The Pitch: Rachel Weisz takes on human trafficking all by herself.
Why Rent? This week seems like the week of unsung heroes. Between the likes of 50/50 and now The Whistleblower, there are several films being released that very well should have gotten more attention. In this one, Rachel Weisz gives a strong performance as a woman who uncovers the role of a private contractor in the world of human trafficking and prostitution in post-war Bosnia. First time director Larysa Kondracki never gives the film’s characters much room to breath, ultimately delivering the film’s message with a weighted hand. But it does show promise and Weisz holds it together pretty well. As for the Blu-ray, it doesn’t have quite as much promise. A lone featurette is the only extra and while the film’s transfer is technically impressive, there’s nothing about the film itself that shows much in the way of technical ambition. It’s a straight-forward post-war drama that focuses on character, and only gets that right about two-thirds of the time. The story it tells, however, is one worth seeing.
The Apartment (1960)
The Pitch: You would have stood up to the man for Shirley MacLaine too, had you been around back then.
Why Rent? Here’s an example of what I was talking about above while reviewing Notorious and Spellbound. Neither of those Blus claim to be any sort of “special edition,” yet they deliver on the extras, the transfer and of course, the quality of their films. This edition of The Apartment is on the other end of the spectrum. It is labeled as the “Collector’s Edition,” but nothing about it feels like a collector’s item. It’s just the movie — one that deservedly earned a Best Picture award upon delivering one of Billy Wilder’s sharpest satirical efforts — a commentary track, one featurette and a trailer. And that’s about all. It’s a film I’m more than happy to say that I own, as I did not previously have a copy on DVD, but not a release that I’d urge you to run out and spend money on.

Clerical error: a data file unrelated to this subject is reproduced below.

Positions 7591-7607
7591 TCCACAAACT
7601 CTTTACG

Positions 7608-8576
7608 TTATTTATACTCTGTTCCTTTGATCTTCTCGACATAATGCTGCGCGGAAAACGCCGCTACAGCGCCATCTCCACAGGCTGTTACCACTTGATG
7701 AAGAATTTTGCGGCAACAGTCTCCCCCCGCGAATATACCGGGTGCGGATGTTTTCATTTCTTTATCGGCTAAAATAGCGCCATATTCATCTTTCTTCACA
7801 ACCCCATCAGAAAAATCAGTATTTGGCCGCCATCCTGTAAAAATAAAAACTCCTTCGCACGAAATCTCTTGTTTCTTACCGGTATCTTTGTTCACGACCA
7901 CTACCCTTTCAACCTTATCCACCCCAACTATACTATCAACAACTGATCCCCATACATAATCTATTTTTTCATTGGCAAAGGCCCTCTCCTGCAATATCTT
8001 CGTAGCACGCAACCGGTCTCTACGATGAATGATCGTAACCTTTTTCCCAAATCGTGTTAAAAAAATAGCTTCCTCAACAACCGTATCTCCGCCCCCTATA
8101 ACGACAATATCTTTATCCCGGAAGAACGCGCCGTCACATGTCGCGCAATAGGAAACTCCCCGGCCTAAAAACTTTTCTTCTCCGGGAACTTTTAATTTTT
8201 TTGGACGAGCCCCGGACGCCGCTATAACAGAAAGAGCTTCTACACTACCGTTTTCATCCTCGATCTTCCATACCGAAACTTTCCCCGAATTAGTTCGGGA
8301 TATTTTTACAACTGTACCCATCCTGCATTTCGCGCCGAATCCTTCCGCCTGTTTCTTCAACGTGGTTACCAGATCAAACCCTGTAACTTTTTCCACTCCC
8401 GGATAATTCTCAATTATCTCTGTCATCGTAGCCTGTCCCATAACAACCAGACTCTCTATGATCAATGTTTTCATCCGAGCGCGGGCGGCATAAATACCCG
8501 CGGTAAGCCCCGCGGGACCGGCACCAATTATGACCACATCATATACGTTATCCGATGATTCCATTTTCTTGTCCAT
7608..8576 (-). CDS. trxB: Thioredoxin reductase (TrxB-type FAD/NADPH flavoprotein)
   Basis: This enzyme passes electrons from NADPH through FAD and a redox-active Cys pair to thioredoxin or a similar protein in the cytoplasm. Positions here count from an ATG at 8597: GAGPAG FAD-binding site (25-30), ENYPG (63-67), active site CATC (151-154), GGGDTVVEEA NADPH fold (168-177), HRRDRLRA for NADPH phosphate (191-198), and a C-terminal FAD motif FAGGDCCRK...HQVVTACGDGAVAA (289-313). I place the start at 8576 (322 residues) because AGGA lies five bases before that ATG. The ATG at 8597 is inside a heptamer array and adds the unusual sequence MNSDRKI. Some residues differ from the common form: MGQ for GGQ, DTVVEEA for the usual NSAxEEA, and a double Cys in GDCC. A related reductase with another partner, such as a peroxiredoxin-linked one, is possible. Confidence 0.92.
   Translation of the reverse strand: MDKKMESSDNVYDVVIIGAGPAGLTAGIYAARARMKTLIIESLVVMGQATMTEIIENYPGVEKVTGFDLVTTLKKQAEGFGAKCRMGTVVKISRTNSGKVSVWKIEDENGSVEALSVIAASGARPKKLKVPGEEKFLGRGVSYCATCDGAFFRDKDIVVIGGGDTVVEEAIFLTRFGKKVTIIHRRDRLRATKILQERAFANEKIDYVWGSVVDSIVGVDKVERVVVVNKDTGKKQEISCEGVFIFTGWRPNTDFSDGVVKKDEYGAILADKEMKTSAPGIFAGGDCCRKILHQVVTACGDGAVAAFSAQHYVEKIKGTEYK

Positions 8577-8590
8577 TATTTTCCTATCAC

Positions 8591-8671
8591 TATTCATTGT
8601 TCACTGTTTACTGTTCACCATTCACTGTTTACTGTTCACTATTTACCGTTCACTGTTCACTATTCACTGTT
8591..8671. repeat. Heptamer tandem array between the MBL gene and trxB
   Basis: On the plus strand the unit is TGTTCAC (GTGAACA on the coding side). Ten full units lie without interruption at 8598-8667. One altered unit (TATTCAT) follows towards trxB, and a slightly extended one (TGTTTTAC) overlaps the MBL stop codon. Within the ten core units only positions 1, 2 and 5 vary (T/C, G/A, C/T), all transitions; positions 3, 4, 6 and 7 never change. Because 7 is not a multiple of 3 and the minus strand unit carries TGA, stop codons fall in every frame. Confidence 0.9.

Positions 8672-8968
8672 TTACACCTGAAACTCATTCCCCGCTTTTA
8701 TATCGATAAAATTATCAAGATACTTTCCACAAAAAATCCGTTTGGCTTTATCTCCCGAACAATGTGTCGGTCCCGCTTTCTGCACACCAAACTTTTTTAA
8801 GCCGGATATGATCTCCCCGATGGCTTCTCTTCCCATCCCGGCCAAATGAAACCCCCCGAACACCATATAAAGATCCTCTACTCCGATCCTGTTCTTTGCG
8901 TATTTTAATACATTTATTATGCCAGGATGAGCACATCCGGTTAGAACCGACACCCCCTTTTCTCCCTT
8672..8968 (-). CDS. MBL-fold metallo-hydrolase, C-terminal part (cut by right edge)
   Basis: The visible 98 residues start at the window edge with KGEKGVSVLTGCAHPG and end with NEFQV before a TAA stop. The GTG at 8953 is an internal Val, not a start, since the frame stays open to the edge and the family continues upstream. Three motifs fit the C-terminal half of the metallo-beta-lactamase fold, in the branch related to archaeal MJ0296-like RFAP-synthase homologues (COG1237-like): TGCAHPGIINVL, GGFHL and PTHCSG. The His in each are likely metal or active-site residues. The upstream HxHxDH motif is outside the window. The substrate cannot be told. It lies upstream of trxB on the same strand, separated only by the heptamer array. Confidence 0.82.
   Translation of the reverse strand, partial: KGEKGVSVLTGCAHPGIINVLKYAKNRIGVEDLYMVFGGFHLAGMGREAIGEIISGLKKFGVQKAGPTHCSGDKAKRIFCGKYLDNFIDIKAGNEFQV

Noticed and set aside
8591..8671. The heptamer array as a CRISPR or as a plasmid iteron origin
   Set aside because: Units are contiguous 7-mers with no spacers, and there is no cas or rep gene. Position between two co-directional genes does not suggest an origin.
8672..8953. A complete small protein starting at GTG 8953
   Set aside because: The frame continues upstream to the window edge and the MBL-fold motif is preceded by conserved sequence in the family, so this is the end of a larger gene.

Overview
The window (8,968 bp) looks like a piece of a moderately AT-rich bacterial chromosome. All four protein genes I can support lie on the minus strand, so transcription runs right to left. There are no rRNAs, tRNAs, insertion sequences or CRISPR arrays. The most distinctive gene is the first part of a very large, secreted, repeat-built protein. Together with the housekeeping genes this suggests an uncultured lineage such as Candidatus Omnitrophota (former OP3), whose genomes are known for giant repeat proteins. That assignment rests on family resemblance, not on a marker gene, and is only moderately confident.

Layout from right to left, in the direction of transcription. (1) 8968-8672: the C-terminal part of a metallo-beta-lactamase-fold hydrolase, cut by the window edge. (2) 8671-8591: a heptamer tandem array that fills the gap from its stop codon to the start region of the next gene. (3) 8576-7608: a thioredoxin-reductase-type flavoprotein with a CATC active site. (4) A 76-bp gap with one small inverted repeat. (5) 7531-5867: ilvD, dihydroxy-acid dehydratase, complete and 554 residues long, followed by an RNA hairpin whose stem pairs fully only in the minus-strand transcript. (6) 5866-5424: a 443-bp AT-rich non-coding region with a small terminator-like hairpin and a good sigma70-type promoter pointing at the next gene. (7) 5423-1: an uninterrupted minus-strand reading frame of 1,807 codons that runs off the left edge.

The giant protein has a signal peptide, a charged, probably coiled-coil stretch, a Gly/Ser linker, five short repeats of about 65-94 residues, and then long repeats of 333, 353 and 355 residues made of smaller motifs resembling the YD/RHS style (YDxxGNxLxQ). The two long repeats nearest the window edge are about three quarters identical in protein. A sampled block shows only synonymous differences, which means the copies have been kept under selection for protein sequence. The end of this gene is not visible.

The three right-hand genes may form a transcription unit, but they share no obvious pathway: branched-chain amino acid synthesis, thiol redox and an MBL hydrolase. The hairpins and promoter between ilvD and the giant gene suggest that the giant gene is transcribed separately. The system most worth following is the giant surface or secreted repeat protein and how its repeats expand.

The Pitch: It’s this week’s other cancer movie.
Why Avoid? Gus Van Sant is hit or miss. There, I said it. Many of us have known it to be true for some time — mostly due to films like Las Days and Elephant – but it’s not easy to admit. The guy did direct Good Will Hunting and Milk, both of which are great films. He’s not without his merits as a filmmaker, nor is Restless not without some merits as a film, but it does manage to be one of the most morose, convoluted pieces of work in his filmography. It tells the story of a depressing loner (Henry Hopper) who is death obsessed and active about it, crashing funerals and memorial services. That is until he meets Annabel (Mia Wasikowska), a lovely young gal with terminal brain cancer. And guess what, he falls in love and realizes that he’s not such a big fan of death after all if it means he can’t have Annabel in his life anymore. That, and he’s got an invisible friend who was a Japanese fighter pilot in WWII. That last part is for those of you who didn’t believe me when I called this movie “convoluted.” For a story so filled with emotionally heavy circumstance, it never finds its emotional footing and ultimately feels flat. If you’re looking for honesty and humanity in your cancer movies, see 50/50 above.